Wong awarded $250,000 by SERDP to develop PFAS disposal

For more than 80 years, PFAS have been widely used, and are ubiquitous in the environment.

Michael S. Wong

Michael S. Wong, the Tina and Sunit Patel Professor in Molecular Nanotechnology and chair of chemical and biomolecular engineering at Rice, has been awarded $250,000 by the Strategic Environmental Research and Development Program (SERDP) to develop the disposal of per- and polyfluoroalkyl substances (PFAS) using light and photocatalysis.

For more than 80 years, PFAS have been widely used in coatings, chemical and materials processing, and firefighting foams, and are ubiquitous in the environment. High levels of PFAS in humans have been associated with various health problems, including cancer, low fertility rates, ulcerative colitis and thyroid disease.

Last year, Maine became the first state to ban PFAS in all products by 2030, except where judged “currently unavoidable.”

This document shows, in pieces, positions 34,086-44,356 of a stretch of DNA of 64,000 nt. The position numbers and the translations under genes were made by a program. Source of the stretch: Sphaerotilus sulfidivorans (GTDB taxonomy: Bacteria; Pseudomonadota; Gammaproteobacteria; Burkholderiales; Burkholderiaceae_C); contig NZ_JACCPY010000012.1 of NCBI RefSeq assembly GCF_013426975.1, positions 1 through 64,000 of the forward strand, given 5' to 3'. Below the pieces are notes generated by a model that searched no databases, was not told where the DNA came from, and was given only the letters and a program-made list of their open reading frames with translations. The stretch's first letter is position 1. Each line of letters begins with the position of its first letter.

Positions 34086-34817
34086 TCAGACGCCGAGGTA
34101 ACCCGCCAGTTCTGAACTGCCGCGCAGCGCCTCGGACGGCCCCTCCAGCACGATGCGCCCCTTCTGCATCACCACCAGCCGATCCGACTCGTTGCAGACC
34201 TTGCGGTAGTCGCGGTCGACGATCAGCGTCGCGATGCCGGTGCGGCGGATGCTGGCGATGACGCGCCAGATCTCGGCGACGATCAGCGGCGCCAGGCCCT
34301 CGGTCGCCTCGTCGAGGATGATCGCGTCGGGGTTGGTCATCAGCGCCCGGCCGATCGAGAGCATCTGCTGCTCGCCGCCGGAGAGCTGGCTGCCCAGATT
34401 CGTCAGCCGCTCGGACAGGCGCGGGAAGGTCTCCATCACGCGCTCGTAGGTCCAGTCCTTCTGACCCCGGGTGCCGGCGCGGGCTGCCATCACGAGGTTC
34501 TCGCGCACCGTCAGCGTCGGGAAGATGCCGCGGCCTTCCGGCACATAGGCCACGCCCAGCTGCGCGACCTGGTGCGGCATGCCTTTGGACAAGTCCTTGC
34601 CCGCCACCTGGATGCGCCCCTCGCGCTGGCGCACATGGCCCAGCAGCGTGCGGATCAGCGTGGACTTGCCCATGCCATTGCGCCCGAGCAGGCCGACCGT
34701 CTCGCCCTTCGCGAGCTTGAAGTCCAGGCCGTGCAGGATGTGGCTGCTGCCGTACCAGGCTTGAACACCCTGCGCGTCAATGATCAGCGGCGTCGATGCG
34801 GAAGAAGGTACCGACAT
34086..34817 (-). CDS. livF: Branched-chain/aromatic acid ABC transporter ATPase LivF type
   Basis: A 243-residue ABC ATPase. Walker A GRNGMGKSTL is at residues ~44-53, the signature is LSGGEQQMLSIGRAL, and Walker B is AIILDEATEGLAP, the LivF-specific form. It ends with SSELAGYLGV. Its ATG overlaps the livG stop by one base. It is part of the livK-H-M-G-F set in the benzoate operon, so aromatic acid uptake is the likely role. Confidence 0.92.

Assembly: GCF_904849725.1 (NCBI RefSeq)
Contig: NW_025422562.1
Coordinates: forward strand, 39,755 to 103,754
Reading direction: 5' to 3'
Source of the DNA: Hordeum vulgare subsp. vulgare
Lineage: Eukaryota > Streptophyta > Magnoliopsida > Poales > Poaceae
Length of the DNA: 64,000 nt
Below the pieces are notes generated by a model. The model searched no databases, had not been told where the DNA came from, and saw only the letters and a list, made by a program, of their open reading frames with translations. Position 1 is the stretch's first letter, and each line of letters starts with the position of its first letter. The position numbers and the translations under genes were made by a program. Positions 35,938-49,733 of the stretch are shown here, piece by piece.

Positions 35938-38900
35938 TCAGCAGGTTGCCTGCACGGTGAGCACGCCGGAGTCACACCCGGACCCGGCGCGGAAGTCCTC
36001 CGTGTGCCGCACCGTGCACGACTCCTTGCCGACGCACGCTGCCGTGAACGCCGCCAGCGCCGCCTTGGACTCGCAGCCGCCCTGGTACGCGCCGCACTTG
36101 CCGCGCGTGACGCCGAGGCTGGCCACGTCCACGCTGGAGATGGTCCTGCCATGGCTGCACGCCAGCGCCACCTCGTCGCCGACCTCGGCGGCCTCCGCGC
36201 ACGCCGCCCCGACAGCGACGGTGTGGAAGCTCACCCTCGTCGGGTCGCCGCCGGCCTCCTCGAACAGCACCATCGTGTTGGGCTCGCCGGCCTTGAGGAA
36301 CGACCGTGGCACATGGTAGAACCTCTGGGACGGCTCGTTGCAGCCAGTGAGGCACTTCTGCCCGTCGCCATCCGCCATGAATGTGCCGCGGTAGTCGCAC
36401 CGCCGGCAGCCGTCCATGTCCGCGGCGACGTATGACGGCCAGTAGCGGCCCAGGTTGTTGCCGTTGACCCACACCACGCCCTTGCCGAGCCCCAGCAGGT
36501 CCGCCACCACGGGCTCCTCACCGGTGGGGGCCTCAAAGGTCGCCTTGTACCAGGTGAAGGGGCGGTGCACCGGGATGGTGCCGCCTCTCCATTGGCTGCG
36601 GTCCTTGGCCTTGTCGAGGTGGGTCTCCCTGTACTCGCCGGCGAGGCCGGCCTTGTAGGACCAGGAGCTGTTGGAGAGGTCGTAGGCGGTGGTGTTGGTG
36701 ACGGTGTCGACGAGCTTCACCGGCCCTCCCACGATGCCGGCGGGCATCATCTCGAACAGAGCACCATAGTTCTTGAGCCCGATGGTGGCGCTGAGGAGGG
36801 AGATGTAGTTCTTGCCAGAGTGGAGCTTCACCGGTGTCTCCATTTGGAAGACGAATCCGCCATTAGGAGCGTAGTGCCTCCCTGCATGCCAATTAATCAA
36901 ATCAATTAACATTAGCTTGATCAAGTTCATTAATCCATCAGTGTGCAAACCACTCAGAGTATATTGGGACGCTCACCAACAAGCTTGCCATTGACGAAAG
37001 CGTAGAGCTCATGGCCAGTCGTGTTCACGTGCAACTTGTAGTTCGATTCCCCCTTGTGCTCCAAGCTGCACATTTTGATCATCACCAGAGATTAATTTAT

“PFAS are known as ‘forever chemicals.’ Compared to the various treatment options being studied, photocatalytic oxidation has the advantage of needing no additional reagents, and needing only a light source,” said Wong, who has joint appointments in chemistry, materials science and nanotechnology, and civil and environmental engineering.

The title of Wong’s SERDP project is “Chemical-free Light-driven Destruction of Per- and Polyfluoroalkyl Substances (PFASs) Using Non-toxic Boron Nitride (BN).” SERDP is the environmental science and technology program of the U.S. Department of Defense.

Wong’s proposal builds on work conducted by various researchers at the Nanotechnology Enabled Water Treatment Center (NEWT), a National Science Foundation Engineering Research Center (ERC) with its headquarters at Rice.